Durham Neighborhood CompassDurham Neighborhood Compass

Why This is Important

The diversity of land uses can reflect the richness of social and economic life in a community. Just as mixed uses in a single property are desirable for bringing people and their service or amenity needs closer to one another, the same is true within neighborhoods. Increased land use diversity can have transportation, health and environmental implications as well as create greater collocation of jobs and housing. But it is not a guaranteed positive, as fewer types of land use may entail concentrations of residential property near a selection of core community commercial services (being only two types of land use in unequal numbers).

About the Data

The calculation of this measurement uses a modified Simpson Index of Diversity, which measures the variety and evenness of different groups. A higher number in this measure reflects both a higher number of land use types in each area and a more balanced acreage among each land use. Parcels are categorized as: agricultural, residential, commercial, recreation, industrial, community services, public services (utilities), wild and forested lands. We include vacant areas in their corresponding land use category (so, for example, the vacant land owned by an HOA in a subdivision is categorized as the same land use as the houses). A measure of 1 would mean each of the possible types of land use is present and that there is an equal number of each. A measure of 0 would mean only one type is present.

For the Compass, we use a modified Simpson index based on the percentage of the acreage of each land use type within each census are, rather than the traditional population counts measure. This better reflects the on-the-ground diversity of land uses regardless of parcel size. The specific formula we use is:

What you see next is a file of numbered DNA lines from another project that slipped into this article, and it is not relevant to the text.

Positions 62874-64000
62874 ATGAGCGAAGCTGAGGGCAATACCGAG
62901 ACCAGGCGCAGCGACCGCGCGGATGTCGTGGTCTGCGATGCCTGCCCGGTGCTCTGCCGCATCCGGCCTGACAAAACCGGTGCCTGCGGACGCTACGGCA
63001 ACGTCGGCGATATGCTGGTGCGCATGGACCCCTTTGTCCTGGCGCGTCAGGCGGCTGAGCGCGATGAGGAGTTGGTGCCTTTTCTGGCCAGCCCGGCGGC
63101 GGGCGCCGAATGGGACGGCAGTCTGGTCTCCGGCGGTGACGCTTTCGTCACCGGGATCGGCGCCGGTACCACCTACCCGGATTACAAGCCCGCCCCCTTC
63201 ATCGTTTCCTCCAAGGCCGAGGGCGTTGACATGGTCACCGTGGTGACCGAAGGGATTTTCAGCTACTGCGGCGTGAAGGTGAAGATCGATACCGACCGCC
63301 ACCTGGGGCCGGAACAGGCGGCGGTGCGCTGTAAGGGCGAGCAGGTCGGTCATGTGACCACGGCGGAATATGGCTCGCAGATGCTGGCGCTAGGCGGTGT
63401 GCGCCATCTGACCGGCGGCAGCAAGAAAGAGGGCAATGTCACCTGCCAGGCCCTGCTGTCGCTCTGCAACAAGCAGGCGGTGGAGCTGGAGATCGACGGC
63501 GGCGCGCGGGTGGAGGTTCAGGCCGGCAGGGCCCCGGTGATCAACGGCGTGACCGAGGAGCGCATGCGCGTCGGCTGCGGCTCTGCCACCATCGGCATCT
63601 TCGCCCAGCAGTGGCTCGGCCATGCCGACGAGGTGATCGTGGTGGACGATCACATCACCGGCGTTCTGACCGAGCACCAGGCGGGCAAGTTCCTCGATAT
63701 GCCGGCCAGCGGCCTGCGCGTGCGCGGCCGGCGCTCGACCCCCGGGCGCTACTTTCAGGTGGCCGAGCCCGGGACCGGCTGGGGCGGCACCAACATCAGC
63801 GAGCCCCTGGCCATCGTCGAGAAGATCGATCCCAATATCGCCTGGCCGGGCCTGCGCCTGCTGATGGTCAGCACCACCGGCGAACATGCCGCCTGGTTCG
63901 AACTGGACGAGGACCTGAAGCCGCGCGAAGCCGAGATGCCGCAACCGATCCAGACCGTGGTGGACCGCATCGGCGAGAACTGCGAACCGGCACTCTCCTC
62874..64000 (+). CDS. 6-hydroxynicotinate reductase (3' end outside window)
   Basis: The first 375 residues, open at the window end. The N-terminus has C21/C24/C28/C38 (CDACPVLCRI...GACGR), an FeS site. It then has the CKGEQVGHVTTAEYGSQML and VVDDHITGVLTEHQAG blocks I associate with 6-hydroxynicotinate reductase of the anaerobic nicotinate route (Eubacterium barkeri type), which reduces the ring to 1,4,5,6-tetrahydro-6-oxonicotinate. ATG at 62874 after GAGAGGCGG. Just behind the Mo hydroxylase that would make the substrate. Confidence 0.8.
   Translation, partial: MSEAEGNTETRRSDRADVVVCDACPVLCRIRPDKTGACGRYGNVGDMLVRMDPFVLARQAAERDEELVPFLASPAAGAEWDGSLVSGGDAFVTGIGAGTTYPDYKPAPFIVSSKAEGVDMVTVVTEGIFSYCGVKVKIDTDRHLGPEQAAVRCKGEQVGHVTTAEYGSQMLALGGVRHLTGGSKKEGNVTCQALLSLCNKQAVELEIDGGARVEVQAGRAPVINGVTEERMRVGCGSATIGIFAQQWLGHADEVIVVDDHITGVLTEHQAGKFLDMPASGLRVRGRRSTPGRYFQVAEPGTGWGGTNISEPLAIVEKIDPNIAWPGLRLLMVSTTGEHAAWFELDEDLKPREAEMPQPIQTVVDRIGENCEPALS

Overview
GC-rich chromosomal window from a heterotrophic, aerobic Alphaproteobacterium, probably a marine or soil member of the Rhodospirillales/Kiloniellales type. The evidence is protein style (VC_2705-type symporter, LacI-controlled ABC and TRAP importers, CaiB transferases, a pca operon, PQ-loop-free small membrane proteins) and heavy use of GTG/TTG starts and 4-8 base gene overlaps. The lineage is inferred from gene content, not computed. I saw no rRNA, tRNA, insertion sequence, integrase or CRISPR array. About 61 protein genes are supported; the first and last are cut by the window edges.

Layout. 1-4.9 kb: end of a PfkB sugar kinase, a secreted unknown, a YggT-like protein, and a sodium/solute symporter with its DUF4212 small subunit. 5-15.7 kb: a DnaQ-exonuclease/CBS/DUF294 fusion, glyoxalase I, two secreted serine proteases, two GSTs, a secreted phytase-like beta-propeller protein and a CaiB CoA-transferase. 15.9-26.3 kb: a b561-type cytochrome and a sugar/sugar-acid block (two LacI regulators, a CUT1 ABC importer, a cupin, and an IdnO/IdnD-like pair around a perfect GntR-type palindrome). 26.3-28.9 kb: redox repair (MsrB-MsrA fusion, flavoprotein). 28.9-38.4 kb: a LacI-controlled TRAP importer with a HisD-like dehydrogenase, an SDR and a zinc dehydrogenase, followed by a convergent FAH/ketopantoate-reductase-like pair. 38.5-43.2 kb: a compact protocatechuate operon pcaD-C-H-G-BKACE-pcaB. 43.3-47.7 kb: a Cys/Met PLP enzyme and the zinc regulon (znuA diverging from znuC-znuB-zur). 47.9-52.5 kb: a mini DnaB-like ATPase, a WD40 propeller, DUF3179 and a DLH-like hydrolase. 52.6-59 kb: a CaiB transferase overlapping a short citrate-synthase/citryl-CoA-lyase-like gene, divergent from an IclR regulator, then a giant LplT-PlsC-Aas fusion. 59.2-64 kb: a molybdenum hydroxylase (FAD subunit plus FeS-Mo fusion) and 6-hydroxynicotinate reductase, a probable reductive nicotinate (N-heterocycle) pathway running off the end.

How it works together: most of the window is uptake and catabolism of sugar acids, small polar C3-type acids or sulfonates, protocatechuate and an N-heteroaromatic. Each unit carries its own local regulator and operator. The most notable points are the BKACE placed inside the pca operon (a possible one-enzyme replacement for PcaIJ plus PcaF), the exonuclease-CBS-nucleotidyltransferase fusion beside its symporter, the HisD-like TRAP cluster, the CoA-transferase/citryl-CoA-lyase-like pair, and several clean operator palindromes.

Diversity Index = 1 - ((% of land area in agricultural uses)^2 + (% of land area in residential uses)^2 + (% of land area in commercial uses)^2 + ...).

Note: Prior to May, 2022, this metric was calculated on the basis of a parcel count, which is less accurate overall.

Source: Durham County Tax Administration

Additional Resources

ResourceLearn More and Take Action
The Measurement of the Level of Mixed Land Uses: A Synthetic ApproachA white paper from Daniel Rodriguez and Yan Song about measuring land use diversity and the connection between measures and analysis.
Census TractsCensus Blockgroups

Select a base geography (depending on the dataset, different geographies may be available).

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Data Distribution, 2020

Land Use Diversity

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